Let’s go back to the girl I dated. So I asked her what older billionaires were like in bed. I assumed that they would do things like have sex in fancy villas, private jets or personal beaches. Instead, what she told me blew my mind. One of the older gentlemen she dated was so numb to the feeling of sex (sex is more accessible if you’re rich, wealthy and powerful so it’s easier to achieve tolerance to it), that he handed her a pizza cutter and asked that she use it to cut into his chest flesh while they had sex. He needed to bleed to feel anything. Pain at this point, was a welcomed sensation. This is how far he had to push stimulation to achieve any sort of pleasure. This is some Black Mirror type of shit. Most of us are going to read this story and think “WTF” but if sex is as obtainable and accessible to you as a cup of coffee at a bodega and you’ve had that lifestyle for 10, 20, 30, 40, 50 years … you might start needing to “up the ante” and start getting into what mainstream society would deem “stranger things” and at what point does that end?
The point is that overexposure to any sort of stimulant whether it be alcohol, drugs or sex, can push the mind to a place that 99%+ of the world will never understand. This is how drug addicts hit rock bottom or die from an overdose (or sometimes they were sold a contaminated mix). Also throw in the fact that the ultra-wealthy can afford to operate above or outside the law, so they too engage in harmful behaviors in secret and away from authorities just like 18-year-olds on a college campus. With no supervision or authority in addition to limitless access to a stimulus, you’re enabled to push your behavior to extreme limits, almost free of consequences. Until you push too far.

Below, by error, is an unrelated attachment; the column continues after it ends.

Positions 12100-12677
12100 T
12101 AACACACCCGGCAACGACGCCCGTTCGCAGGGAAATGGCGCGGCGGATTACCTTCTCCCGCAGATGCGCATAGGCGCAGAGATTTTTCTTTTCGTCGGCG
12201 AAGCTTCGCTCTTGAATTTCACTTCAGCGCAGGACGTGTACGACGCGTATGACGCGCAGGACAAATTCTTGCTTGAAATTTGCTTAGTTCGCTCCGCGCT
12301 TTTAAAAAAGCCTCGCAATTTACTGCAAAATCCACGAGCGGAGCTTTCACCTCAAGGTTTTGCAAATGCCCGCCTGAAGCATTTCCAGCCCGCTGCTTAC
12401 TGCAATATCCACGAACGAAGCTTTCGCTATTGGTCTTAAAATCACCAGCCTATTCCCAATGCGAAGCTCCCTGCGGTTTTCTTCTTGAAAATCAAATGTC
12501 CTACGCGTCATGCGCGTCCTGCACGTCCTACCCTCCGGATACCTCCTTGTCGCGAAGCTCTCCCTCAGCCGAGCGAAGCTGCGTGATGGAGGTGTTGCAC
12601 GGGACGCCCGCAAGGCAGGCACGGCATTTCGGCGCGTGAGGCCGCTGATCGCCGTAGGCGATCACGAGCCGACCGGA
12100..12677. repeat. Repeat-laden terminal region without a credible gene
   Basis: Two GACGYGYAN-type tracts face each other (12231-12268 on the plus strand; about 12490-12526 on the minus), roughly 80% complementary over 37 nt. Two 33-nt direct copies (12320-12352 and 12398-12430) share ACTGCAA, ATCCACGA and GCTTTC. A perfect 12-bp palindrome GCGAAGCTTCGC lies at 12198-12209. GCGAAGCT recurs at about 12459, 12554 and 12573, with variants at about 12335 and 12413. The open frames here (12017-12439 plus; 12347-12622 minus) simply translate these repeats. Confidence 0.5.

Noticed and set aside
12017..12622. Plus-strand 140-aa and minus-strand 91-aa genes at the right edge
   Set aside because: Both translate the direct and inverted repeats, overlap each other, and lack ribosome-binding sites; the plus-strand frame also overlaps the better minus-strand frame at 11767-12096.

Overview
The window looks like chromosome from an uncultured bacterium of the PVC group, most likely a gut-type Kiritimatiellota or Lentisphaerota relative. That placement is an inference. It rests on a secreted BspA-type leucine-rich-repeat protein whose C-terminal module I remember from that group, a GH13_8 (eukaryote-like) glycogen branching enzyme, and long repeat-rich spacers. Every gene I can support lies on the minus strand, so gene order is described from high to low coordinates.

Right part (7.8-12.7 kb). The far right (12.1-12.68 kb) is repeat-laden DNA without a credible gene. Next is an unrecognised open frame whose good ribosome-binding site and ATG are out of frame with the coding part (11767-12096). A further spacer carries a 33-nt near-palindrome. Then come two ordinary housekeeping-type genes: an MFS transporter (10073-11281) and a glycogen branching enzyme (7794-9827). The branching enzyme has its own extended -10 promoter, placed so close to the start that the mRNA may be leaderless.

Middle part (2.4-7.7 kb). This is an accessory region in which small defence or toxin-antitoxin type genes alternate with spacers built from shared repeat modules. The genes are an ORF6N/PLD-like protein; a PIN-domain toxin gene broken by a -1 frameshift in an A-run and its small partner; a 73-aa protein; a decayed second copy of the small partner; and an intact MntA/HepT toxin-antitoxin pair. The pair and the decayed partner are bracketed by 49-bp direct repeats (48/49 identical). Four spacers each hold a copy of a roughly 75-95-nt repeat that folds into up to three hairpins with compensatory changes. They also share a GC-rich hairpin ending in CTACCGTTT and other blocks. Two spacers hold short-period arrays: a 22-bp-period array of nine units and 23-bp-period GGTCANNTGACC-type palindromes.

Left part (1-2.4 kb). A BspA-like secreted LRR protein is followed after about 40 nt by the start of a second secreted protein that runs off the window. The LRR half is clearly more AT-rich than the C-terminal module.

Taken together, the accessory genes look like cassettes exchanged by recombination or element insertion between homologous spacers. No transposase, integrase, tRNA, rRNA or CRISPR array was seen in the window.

I am not stating that we need to be under constant surveillance. I am merely observing how 99% of us can not and will never understand how you can go from a normal citizen to an abhorrent criminal worthy of a lifetime jail sentence. My opinion is mixed on the death penalty – although it seems Jeffrey Epstein administered the death penalty on himself.
The 1% seem to have it all but maybe “having it all” can also lead to having too much. As Biggie said, “mo money, mo problems.”
Now I’m not saying that everyone with vast amounts of money and power are pedophiles or sex addicts, but I would imagine that there are far more Jeffrey Epsteins in that economic class than we could imagine. Their wealth and power not only enables them but also protects them.